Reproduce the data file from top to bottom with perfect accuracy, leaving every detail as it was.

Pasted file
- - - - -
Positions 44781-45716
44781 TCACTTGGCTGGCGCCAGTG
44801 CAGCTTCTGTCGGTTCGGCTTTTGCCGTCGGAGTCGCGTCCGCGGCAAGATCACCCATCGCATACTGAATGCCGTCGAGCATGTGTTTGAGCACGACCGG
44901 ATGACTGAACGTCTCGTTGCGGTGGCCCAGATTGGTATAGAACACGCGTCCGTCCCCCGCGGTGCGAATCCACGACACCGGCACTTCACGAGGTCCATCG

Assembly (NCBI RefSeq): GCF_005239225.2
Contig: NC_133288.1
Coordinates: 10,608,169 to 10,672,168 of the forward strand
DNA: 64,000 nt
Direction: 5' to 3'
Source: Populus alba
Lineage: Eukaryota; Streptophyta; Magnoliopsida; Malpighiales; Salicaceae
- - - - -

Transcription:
Positions 44781-45716
44781 TCACTTGGCTGGCGCCAGTG
44801 CAGCTTCTGTCGGTTCGGCTTTTGCCGTCGGAGTCGCGTCCGCGGCAAGATCACCCATCGCATACTGAATGCCGTCGAGCATGTGTTTGAGCACGACCGG
44901 ATGACTGAACGTCTCGTTGCGGTGGCCCAGATTGGTATAGAACACGCGTCCGTCCCCCGCGGTGCGAATCCACGACACCGGCACTTCACGAGGTCCATCG

Assembly (NCBI RefSeq): GCF_005239225.2
Contig: NC_133288.1
Coordinates: 10,608,169 to 10,672,168 of the forward strand
DNA: 64,000 nt
Direction: 5' to 3'
Source: Populus alba
Lineage: Eukaryota; Streptophyta; Magnoliopsida; Malpighiales; Salicaceae